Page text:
Visit ice-clad Leng, go slowly mad on the plains!
Oh can we burn in the ritual fires
`Cause baby I'm just ia fhtagn
Can I fill up your soul with eels?
Oh can I nibble on your brain mage
I want to know if it tastes good
Oh, chant ph'nglui...

Back to lurking now.

#59 ::: Clifton ::: (view all by) ::: May 08, 2021, 07:16 PM:

Jacque @18: Abi and I were also musing about that on Twitter shortly after she started this there. I had been trying to come up with a Frost-ian version of the same poem playing with the names the same way, but gave it up after her exemplary 3rd poem, so I'm pleased to see someone did something along those lines as #22.

and Jacque also @53: The secret decoder ring for the other half of #38 may be found here, among other places: Naming of Parts. I think I first came across it in my high school English class, but perhaps it was in college. Either way, long ago.

#60 ::: Gray Woodland ::: (view all by) ::: May 09, 2021, 10:22 AM:

Despite my best efforts, here now is that verse foredoomed since comment #11. In excuse I can only plead that the text does not explicitly follow matters beyond the end of Act I of the Hyadean Play, for reasons which will be sufficiently apparent.

The Damnation of Dan McGrew, by Robert W Service Chambers

A gaggle of ghouls are whooping it up on Carcosa's cloud-lapped shore;
The queen who sang us the song of her soul will sing us no note no more.
Black are the stars, and strange are the moons - and great was the hullabaloo,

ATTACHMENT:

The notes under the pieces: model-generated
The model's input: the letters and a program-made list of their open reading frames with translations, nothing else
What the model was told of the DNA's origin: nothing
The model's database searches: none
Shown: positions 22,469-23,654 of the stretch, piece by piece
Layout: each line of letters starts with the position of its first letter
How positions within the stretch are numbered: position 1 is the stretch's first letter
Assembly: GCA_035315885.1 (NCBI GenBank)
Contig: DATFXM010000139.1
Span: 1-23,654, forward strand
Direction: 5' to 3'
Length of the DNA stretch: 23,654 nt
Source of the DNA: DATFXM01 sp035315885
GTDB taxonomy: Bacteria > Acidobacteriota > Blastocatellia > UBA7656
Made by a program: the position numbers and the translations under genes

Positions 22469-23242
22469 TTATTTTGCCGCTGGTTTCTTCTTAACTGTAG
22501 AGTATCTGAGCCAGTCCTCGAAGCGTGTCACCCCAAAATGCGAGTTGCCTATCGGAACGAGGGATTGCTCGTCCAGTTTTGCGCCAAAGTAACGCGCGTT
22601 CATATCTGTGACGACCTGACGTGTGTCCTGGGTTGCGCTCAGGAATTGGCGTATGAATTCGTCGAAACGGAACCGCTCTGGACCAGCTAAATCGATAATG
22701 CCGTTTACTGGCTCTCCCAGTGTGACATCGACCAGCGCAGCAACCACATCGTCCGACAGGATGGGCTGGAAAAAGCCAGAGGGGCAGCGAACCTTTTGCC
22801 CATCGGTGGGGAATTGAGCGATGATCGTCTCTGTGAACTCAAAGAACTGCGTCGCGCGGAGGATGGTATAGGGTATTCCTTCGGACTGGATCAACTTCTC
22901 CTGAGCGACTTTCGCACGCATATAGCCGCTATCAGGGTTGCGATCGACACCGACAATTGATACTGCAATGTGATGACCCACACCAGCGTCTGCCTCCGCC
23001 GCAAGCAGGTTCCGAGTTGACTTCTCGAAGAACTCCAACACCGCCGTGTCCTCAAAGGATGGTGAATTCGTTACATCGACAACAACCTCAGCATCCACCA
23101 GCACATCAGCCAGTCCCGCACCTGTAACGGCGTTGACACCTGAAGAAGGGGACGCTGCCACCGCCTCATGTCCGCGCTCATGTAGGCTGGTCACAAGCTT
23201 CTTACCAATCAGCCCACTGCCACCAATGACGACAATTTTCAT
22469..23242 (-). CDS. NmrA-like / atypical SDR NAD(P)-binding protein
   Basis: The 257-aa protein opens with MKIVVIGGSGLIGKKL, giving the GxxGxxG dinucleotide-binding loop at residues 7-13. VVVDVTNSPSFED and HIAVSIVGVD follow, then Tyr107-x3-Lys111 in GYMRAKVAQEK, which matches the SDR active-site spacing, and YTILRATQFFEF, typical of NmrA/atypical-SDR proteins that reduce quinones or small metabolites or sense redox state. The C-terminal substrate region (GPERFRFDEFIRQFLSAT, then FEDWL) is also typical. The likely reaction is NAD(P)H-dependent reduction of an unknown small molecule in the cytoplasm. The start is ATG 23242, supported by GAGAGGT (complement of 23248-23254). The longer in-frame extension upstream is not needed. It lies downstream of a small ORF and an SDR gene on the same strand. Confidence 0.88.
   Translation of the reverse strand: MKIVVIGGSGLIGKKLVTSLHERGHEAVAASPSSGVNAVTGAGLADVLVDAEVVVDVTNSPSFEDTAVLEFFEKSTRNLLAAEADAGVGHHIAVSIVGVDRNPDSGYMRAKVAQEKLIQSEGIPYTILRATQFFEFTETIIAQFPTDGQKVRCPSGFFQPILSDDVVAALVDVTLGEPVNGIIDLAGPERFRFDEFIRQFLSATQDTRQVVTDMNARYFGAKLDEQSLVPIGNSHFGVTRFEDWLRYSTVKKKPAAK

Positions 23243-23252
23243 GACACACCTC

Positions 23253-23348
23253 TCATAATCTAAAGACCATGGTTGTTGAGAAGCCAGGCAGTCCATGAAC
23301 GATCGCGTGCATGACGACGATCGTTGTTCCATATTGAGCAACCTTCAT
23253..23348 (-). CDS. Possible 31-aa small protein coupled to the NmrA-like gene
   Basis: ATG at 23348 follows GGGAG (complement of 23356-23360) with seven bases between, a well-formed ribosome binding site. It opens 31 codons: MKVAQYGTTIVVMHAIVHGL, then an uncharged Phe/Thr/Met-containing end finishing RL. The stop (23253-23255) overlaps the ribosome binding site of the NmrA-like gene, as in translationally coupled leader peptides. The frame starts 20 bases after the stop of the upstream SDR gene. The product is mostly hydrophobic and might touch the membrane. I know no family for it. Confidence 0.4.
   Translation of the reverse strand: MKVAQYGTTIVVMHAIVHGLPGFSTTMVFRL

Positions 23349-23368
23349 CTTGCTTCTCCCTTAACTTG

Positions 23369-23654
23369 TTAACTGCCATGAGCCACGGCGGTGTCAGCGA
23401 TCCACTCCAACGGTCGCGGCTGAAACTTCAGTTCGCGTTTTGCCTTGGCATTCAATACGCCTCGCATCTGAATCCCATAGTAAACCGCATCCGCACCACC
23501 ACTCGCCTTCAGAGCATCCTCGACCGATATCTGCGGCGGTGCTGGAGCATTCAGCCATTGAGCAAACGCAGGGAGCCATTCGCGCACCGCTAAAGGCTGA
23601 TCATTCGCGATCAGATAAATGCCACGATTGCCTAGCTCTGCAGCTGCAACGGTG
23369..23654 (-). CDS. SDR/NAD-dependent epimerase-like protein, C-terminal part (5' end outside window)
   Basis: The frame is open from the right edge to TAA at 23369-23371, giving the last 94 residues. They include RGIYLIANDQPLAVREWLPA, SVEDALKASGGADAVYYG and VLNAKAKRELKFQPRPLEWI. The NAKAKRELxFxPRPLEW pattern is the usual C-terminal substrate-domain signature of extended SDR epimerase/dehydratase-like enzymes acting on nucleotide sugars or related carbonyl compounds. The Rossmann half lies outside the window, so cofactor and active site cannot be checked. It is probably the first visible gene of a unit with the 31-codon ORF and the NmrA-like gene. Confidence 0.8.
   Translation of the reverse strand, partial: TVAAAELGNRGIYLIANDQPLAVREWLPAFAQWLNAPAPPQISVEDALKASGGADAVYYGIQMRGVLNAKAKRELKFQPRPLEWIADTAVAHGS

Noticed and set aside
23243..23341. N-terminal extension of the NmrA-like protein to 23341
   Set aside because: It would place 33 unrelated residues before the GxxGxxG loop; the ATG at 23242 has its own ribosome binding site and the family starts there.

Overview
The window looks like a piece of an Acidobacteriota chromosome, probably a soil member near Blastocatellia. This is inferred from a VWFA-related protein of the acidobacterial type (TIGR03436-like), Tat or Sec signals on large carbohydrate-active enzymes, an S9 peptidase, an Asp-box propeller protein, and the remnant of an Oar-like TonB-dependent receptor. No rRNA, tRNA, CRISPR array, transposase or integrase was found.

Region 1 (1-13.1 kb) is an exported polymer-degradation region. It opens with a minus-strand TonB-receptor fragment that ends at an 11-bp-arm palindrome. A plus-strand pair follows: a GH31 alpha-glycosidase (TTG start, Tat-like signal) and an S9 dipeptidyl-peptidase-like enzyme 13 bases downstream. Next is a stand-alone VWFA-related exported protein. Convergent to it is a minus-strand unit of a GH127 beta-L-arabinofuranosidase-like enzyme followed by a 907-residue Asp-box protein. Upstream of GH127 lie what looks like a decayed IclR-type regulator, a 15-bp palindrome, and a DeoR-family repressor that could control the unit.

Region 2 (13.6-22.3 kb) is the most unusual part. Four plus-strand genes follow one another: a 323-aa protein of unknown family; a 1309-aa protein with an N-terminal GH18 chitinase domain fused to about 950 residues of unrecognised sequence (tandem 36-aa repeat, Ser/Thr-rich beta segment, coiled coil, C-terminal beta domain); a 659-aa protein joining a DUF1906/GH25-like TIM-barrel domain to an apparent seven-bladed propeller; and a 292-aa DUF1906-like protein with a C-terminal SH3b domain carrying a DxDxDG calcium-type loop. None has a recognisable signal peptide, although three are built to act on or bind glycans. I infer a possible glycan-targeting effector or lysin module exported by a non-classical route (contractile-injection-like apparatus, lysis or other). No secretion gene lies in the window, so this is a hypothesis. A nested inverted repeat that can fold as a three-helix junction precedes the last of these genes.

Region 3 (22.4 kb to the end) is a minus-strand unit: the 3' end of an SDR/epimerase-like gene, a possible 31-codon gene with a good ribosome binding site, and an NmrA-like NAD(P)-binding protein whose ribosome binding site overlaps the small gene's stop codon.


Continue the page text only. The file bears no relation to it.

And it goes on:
And the rending of veils, and the ending of tales, when the King came for Dan McGrew.

*

It happened by night, by the light of the ball that began when two suns went down:
Camilla the Fair caught the moons in her hair, and the queen wore her pride for a crown.
Cassilda went masked as a silvery wolf, and the princess a golden-furred cat,
And their courtiers came in each guise you could name - I myself was an orichalc rat.
Then the dances we danced, and the blasphemies blabbed, and the frantic delights we knew,
And the harps that were wrung, and the songs that were sung, ere the Ill-Wind brought Dan McGrew!

There were girls that masqued as Squid-Head's spawn, and boys like the Toad-Thing's get:
There were flowers and towers and obsolete Powers, but never a kind look yet.
Our queen stood high in sorcery. Gods danced to her design,
But she could not spare us the long despair of the lands 'neath the Yellow Sign.
Camilla's hard laugh was our headiest draught, for it rang both clean and true -
And I heard it last with the trumpet-blast, when - they called the Stranger through!

He swaggered in late by the Windwalker's Gate, that gives on a frozen wood
Which hunters have won through to skies not ours, but seldom have come to good.
He wasn't a hunter of Alar's or ours - he brought us no trophy nor pelt.
Though the rod of a warlock hung at his side, of magic no fear we felt
While Cassilda could sing. - No, the horrible thing that struck at my heart like a stone
Was the mask that seemed molded and fixed to his face, all pallid and dead as bone.

Did you ever dream that your hated dead came leaping to life again,
With no blood to spill, and no breath to still, and no purpose but your pain?
Such was the twist on its carven lips - such were its ash-pit eyes.
Camilla's laughter cut through the air with the glee of her frank surprise.
"Oh, Stranger bold from the wastelands cold! It's eightscore years and three
Since anyone here's had a different idea - so you shall dance with me!"

He danced with her, with the hot disdain of the Hastur-trouper strut.
She gave him it brazenly back again, till a courtier tried to cut
In on the dance - you know the sad kind! - the sort thinks his will's the girl's wish -
The warlock's wand flashed a shooting-star thrice, and gutted the lout like a fish,